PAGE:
There is a growing worldwide concern over corruption at the present time. Several factors are responsible for this. First, a consensus has now been reached that corruption is universal. It exists in all countries, both developed and developing, in the public and private sectors, as well as in non-profit and charitable organizations. Second, allegations and charges of corruption now play a more central role in politics than at any other time. Governments have fallen careers of world renowned public figures ruined, and reputations of well-respected organizations and business firms badly tarnished on account of it. The international mass media feeds on it and scandals and improper conduct, especially of those in high places, are looked upon as extremely newsworthy, and to be investigated with zeal and vigour. The rising trend in the use of corruption as a tool to discredit political opponents, the media’s preoccupation with it as a highly marketable commodity, and the general public’s fascination with seeing prominent personalities in embarrassing situations have brought scandalous and corrupt behaviour, a common human frailty, into the limelight of international attention. Third – and the main issue taken up in this paper – is that corruption can be a major obstacle in the process of economic development and in modernizing a country. Many now feel that it should receive priority attention in a country’s development agenda. This greater recognition that corruption can have a serious adverse impact on development has been a cause for concern among developing countries. Countries in the Asia and Pacific region are also very worried about this problem and they are in substantial agreement that corruption is a major constraint that is hindering their economic, political and social development, and hence view it as a problem requiring urgent attention at the highest level.
DEFINITON AND CONCEPTS
Corruption is defined as the use of public office for private gain, or in other words, use of official position, rank or status by an office bearer for his own personal benefit. Following from this definition, examples of corrupt behaviour would include: * Bribery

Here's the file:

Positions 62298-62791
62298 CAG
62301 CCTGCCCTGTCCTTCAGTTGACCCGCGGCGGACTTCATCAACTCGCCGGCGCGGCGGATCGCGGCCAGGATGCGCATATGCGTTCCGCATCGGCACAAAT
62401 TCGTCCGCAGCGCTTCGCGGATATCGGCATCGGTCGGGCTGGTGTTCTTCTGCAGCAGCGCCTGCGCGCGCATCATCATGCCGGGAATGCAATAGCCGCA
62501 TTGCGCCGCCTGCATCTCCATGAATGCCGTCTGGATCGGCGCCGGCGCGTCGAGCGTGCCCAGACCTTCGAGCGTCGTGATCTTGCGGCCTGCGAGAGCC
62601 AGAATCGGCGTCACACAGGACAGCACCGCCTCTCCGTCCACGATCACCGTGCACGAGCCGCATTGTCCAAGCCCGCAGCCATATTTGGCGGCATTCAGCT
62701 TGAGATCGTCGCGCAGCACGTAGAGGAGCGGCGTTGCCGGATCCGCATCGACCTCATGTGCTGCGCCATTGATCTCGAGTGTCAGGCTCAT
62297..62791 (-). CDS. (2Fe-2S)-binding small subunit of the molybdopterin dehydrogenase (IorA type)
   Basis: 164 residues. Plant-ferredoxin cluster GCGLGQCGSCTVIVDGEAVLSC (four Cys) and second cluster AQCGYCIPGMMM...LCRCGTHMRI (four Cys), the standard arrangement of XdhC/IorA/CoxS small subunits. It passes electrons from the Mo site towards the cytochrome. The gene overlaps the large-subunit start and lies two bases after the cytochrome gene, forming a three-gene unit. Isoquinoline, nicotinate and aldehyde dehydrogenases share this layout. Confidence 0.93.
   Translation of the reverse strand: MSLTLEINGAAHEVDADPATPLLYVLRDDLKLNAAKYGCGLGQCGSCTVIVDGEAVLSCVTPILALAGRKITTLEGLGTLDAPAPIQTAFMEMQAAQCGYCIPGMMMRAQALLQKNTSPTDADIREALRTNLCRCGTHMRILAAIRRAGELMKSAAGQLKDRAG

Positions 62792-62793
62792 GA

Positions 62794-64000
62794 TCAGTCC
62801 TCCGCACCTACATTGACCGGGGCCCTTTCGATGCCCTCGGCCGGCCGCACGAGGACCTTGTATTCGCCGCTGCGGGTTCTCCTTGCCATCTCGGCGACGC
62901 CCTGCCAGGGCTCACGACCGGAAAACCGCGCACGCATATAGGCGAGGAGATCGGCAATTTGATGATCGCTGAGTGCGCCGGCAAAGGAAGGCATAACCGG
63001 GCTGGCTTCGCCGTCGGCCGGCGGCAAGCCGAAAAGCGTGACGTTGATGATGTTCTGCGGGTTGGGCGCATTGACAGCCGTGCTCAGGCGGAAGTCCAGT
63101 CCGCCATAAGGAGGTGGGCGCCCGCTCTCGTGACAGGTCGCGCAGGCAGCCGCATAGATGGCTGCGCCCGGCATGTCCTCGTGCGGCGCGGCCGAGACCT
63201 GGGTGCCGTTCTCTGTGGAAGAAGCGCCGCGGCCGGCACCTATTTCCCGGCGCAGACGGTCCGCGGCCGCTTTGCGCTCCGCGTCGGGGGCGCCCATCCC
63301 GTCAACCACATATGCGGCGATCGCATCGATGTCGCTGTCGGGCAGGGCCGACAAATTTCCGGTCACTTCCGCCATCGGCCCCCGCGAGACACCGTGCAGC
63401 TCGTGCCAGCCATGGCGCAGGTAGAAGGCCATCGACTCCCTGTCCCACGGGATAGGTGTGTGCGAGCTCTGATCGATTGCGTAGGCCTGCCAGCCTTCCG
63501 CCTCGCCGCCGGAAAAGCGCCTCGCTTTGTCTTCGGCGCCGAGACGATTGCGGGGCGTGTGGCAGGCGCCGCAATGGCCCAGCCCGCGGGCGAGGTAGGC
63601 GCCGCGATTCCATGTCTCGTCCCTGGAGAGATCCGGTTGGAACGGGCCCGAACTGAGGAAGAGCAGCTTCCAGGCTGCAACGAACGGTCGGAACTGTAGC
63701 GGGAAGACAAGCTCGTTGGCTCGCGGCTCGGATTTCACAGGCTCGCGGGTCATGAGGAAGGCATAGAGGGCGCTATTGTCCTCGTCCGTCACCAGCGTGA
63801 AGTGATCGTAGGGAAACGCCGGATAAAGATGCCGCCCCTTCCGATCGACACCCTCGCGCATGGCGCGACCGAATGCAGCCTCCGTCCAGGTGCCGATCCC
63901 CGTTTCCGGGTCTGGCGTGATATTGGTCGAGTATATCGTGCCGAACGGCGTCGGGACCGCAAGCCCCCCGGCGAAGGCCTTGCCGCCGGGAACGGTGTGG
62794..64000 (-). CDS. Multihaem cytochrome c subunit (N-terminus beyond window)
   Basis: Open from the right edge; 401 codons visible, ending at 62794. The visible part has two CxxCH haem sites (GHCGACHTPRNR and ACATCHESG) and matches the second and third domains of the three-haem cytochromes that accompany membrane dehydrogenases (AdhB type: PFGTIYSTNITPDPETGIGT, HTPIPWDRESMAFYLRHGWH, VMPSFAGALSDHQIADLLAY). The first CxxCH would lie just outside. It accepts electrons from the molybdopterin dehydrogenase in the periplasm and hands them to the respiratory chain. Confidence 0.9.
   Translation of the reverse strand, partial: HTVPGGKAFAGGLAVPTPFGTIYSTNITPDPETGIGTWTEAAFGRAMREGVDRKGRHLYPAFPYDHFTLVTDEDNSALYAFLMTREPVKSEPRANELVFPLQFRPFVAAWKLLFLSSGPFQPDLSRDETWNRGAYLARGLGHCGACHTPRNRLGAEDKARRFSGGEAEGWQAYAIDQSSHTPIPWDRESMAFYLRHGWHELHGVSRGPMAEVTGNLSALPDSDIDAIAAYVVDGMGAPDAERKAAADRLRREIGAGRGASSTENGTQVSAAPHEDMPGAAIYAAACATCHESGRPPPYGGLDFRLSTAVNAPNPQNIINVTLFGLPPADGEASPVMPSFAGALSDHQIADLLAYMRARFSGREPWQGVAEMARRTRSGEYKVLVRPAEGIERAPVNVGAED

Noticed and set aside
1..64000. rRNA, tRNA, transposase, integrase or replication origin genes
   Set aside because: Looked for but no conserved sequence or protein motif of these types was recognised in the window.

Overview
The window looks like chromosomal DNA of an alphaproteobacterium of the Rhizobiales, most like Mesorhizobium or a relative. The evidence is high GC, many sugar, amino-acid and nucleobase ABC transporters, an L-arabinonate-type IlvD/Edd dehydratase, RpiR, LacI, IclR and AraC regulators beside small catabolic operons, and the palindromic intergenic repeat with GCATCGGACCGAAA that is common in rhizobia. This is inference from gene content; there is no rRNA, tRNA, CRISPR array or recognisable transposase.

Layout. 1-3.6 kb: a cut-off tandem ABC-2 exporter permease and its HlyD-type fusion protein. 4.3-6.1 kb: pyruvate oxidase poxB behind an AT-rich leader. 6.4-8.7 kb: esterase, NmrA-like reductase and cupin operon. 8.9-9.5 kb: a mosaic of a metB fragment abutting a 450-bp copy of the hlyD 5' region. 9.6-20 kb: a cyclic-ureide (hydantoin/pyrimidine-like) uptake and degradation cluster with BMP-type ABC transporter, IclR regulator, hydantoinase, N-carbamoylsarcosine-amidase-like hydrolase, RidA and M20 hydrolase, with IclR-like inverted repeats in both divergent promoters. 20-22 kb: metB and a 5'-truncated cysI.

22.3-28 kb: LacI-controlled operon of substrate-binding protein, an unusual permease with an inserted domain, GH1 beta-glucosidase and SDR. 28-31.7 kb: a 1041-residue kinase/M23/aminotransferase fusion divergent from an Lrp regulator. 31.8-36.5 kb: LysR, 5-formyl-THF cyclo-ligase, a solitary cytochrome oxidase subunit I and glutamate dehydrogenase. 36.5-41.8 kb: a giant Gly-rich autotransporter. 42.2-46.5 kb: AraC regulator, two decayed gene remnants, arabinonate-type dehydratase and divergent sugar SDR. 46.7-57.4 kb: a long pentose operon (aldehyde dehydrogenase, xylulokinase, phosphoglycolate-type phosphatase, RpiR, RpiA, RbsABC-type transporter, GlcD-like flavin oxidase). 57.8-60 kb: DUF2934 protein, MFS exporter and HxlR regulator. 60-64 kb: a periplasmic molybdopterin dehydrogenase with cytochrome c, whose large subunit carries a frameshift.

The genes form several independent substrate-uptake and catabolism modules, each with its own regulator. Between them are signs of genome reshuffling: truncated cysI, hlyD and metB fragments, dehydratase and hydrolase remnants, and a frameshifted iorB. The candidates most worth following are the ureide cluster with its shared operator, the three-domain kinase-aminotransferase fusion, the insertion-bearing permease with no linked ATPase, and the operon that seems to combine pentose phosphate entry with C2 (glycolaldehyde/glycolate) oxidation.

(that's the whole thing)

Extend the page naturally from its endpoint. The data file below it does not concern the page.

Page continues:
* Appropriation of public assets and property for private use * Influence peddling.
In this list of corrupt behaviour, activities such as fraud and embezzlement can be undertaken by an official alone and without involvement of a second party. While others such as bribery, extortion and influence peddling involve two parties –the giver and taker in a corrupt deal. The two party type of corruption can arise under a variety of circumstances. Often mentioned are concerned with the following: * Government contracts: bribes can influence who gets the contract, the terms of the contract, as well as terms of subcontracts when the project is implemented. * Government benefits: bribes can influence the allocation of monetary benefits such as credit subsidies and favoured prices and exchange rates where price controls and multiple exchange rates exist. Bribes can also be important in obtaining licenses and permits to engage in lucrative economic activities such as importing certain goods in high demand and in short supply. Moreover, bribes can be employed to acquire in-kind benefits such as access to privileged schools, subsidized medical care, subsidized housing and real estate, and attractive ownership stakes in enterprises that are being privatized. * Government revenue: bribes can be used to reduce the amount of taxes, fees, dues, custom duties, and electricity and other public utility charges collected from business firms and private individuals. * Time savings and regulatory avoidance: bribes can speed up the granting of permission, licenses and permits to carry out activities that are perfectly legal. This is the so-called “grease money” to turn the...